USPTO Requirements For An International Trademark Application

The United States Patent & Trademark Office (“USPTO”) will be considered the Office of Origin if an international application is based on a pending application or a registration issued by the USPTO. The International application must include the filing date and serial number of the basic application or the registration date and registration number of the basic registration. The USPTO will not certify the international application if this information is incorrect. Only the owner of the basic application or registration can file an international application. The applicant’s name cannot be changed. The international applicant’s name must be identical to the name and entity of the applicant or registrant of the basic application or registration. However, it is acceptable if the Assignment Division of the USPTO shows a clear chain of title to the international applicant.

An international application must include a reproduction of the trademark that is the same as the mark shown in the basic application or registration. For example, if the mark in the basic registration is in special format then, the mark in the international application must be in special form and not standard characters. The same rule applies to a color claim. If color is claimed as a feature of the mark in the basic registration then the international application must include a statement that color is claimed as a feature of the mark as well. An international application shall include a list of goods and/or services that is either identical to the list included in the basic application or registration or narrower than the goods or services indicated. An international application cannot broaden the list of goods or services.

An international application must list at least one Contracting Party to which the applicant seeks an extension of protection. To determine whether a country is a contracting party to the Madrid Protocol, review the member list on the WIPO website at http://www.wipo.int/madrid/en/members. See our webpage entitled, International Trademark Filings, for the advantages of filing through the Madrid Protocol. An international application must state that the applicant is entitled to file an international application either because the applicant: (1) is a national of the U.S.; (2) has a domicile in the U.S.; or (3) has a real and effective industrial or commercial establishment in the U.S. If the information contained in the international application correlates to the information in the basic application or registration, the USPTO will certify the international application and forward it to the International Bureau (“IB”).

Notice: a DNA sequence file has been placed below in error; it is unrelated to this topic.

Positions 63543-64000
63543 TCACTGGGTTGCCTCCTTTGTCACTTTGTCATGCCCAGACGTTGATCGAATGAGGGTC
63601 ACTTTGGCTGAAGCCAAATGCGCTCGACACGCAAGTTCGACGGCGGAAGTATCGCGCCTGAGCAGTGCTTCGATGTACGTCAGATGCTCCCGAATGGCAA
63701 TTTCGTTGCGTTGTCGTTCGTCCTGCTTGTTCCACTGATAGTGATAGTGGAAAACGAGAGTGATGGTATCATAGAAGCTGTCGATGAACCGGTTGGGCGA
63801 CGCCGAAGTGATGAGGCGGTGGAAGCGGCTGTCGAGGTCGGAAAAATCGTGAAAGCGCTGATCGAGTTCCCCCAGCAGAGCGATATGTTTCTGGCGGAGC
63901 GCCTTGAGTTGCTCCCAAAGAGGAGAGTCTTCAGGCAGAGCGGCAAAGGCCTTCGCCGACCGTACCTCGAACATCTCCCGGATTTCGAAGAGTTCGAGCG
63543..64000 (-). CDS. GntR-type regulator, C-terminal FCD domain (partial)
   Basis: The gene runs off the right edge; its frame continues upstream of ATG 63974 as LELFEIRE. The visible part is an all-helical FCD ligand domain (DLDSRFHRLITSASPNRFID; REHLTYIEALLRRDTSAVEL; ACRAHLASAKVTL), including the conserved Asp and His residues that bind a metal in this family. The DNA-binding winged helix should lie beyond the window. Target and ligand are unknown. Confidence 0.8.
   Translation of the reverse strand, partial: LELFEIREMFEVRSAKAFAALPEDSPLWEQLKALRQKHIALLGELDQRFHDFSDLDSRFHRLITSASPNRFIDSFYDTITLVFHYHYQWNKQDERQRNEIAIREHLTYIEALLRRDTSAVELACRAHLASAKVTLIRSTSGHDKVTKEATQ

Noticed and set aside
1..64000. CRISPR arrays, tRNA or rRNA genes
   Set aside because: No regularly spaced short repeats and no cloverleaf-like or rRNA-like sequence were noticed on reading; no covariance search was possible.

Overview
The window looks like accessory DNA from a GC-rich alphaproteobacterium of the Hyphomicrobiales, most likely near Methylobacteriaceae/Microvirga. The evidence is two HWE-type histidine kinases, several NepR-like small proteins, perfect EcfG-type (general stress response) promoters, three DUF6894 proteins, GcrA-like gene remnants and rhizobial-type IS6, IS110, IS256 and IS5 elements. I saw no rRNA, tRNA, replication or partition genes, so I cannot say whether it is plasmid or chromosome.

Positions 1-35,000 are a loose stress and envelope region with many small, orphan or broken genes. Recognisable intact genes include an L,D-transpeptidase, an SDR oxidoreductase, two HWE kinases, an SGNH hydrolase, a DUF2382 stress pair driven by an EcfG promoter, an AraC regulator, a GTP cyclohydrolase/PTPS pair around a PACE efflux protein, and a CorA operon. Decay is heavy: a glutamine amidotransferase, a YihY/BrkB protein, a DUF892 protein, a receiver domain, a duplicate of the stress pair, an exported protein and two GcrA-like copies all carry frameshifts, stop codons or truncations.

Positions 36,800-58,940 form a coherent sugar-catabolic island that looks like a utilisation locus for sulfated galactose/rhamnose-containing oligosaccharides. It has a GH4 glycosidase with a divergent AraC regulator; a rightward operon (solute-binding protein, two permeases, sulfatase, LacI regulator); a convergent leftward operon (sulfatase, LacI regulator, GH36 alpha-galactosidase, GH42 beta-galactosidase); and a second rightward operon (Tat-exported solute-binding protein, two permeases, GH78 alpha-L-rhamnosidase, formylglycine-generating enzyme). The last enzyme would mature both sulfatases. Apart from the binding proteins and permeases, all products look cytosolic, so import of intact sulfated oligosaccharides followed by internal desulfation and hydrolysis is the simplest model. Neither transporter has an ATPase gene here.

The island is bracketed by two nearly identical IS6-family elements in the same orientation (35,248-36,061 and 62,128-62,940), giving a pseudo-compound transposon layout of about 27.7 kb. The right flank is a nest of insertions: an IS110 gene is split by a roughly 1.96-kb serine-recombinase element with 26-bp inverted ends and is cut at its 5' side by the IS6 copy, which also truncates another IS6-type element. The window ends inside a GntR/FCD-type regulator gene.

If the IB receives an international application within two months of the USPTO date of receipt, this will become the official date of the international application. If the IB receives the international application after two months from the date of receipt of the USPTO, the date of the international application will be the date the IB receives the application. If the international application meets the requirements, then the IB will “register the mark” and publish the registration in the WIPO Gazette Of International Marks. If the IB notes an irregularity, the applicant and the USPTO will be notified. The applicant must correct certain irregularities, while others must be corrected by the USPTO. Irregularities must be cured within the time frame afforded by the IB or else the international application will go abandoned.

Once the IB publishes the international trademark application, it will be forwarded to the member countries specified in the application for examination. If approved, the member country will grant protection. If changes need to be made to the international application, most requests should be filed with the IB. These requests include: (1) change in ownership of the registration; (2) change of holder’s name and address; (3) change of name or address of holder’s attorney or representative; or (4) limitation, renunciation, or cancellation of the international registration. Under the limited circumstances of an assignment or a security interest meeting certain statutory requirements, then the request to record a change should be filed through the USPTO with the IB.

International trademark filings are becoming more and more popular in today’s global economy, see our web page entitled, Why Register A Trademark Outside the U.S.? However, filing international trademark applications is a technical process that should be guided by experienced counsel. If you are considering filing an international trademark application, please feel free to contact our office for a courtesy consultation.